It took a while to get used to, and led, at times, to some pacing problems, but on the whole I really liked this setup. It allowed Gordon to highlight similarities in the Marys’ philosophies and personalities while also painting them as products of their different generations.

Both Marys were daughters, lovers before becoming wives, and mothers. Gordon does a great job of illustrating how those feminine roles at times imprisoned them and kept them from living their true philosophies. They were both punished for breaking the rules of their society in ways that the men in their lives were not. For instance, William Gordon–Wollstonecraft’s (eventual) husband and Shelley’s father–was able to live a lofty philosophical life-of-the-mind, writing without interruption for a set number of hours every day, while Wollstonecraft had to deal with the messy realities of household budgets and childcare. When she was able to find the time to write, Gordon mostly responded to her work by criticizing her grammar. He preached Free Love–until his daughter eloped. But while he decried the scandal and refused to talk to Mary Shelley in person for years, that certainly didn’t stop him from begging money from her at every turn (and she, as a proper daughter, always complied).

As for the Shelleys, while Percy was able to cultivate a poetic mystique about himself with his radical, atheistic ways, Mary was shunned by polite society and, at the same time, deemed not radical enough for the radicals. While he fell in love with one new muse after another, she had to deal with the devastating loss of child after child. And after Shelley’s death  she was often seen as “unworthy” of his legacy, unworthy of his love. Even her work was questioned. Because it is known that Percy Shelley had some editorial input on Frankenstein, it was long assumed that it was more the work of his hand than Mary’s (of course, she had as much or more editorial impact on Percy’s poetry, but no one ever accused him of not authoring his own words!)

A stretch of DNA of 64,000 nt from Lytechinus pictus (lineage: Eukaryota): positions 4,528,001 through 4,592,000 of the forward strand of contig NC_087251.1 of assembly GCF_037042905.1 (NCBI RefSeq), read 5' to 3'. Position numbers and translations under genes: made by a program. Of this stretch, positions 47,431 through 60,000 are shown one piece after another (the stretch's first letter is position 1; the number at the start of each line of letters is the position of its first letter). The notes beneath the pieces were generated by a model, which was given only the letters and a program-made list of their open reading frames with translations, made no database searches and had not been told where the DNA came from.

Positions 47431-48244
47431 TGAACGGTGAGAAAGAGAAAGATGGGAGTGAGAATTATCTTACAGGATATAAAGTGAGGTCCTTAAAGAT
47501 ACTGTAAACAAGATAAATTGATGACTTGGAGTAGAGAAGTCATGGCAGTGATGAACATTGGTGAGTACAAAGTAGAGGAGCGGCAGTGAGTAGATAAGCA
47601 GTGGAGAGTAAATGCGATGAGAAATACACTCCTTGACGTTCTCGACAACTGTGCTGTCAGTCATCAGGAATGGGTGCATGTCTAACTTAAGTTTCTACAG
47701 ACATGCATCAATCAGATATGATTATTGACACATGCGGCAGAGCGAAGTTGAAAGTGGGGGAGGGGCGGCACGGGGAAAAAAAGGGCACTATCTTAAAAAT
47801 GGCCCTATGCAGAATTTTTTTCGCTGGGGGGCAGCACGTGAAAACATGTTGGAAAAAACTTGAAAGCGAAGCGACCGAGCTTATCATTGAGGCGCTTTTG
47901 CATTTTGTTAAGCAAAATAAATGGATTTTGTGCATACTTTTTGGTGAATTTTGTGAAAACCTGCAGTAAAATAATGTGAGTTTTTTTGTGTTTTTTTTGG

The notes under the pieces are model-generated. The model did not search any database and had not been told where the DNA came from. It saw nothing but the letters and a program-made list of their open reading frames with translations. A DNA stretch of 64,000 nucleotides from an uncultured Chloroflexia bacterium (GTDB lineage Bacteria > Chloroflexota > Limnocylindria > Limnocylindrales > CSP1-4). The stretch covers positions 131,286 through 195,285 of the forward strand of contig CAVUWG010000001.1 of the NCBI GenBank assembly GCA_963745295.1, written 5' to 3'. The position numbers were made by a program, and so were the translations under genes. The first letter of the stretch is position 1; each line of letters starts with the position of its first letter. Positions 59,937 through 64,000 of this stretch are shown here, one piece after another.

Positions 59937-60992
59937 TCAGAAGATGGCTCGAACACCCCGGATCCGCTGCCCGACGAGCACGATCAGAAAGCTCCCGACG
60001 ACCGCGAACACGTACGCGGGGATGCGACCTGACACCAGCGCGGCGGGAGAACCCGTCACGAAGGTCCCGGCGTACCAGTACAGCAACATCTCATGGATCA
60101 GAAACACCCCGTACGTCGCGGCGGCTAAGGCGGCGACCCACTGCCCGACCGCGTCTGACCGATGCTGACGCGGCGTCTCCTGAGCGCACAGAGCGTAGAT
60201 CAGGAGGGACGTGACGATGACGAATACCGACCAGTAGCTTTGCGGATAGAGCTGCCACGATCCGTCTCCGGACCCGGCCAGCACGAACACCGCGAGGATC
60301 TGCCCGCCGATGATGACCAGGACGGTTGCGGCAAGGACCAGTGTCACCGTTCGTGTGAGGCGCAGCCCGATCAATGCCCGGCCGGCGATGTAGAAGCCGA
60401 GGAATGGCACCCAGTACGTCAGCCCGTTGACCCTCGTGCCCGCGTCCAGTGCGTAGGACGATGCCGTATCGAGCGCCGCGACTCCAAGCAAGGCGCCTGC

The hypocrisy of society is evident again and again in this narrative. Each Mary was done a disservice by her age–but the more things change, the more they stay the same, and it is easy to see parallels of their stories, by different degrees, even today. Each Mary was also done a disservice by those who came after her. In his biography of Wollstonecraft, William Gordon–who thought he was doing his wife a great service–exposed all of her scandals and destroyed her reputation for centuries. Shelley–at the hands of her son and daughter-in-law–was remade into an almost saintly Victorian icon, even though she had once written a book that shocked an entire age and publicly eloped in a sex scandal that made her notorious. So the mother became a scandalous harridan while the daughter became a boring prude who cramped the style of her genius husband. No wonder the two women are so seldom studied together–they’ve been painted as almost exact opposites for centuries.

Charlotte Gordon works to undo all that. Romantic Outlaws is a great history in that it explores the women in the context of their times. It’s also a good piece of literary criticism that analyzes all of Wollstonecraft and Shelley’s written works, not just the most famous ones. It’s definitely an investment of time, but a well worthy one. It gave me new appreciation for a story I thought I knew.

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Top Ten Tuesday: Favorite Authors

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The topic of this Top Ten Tuesday, hosted by The Broke and the Bookish, is Top Ten ALL TIME Favorite Authors. This has actually changed quite a bit over the past year or two. A few authors got demoted and I fell head over heels for some others. So I guess “all time” is really relative for me.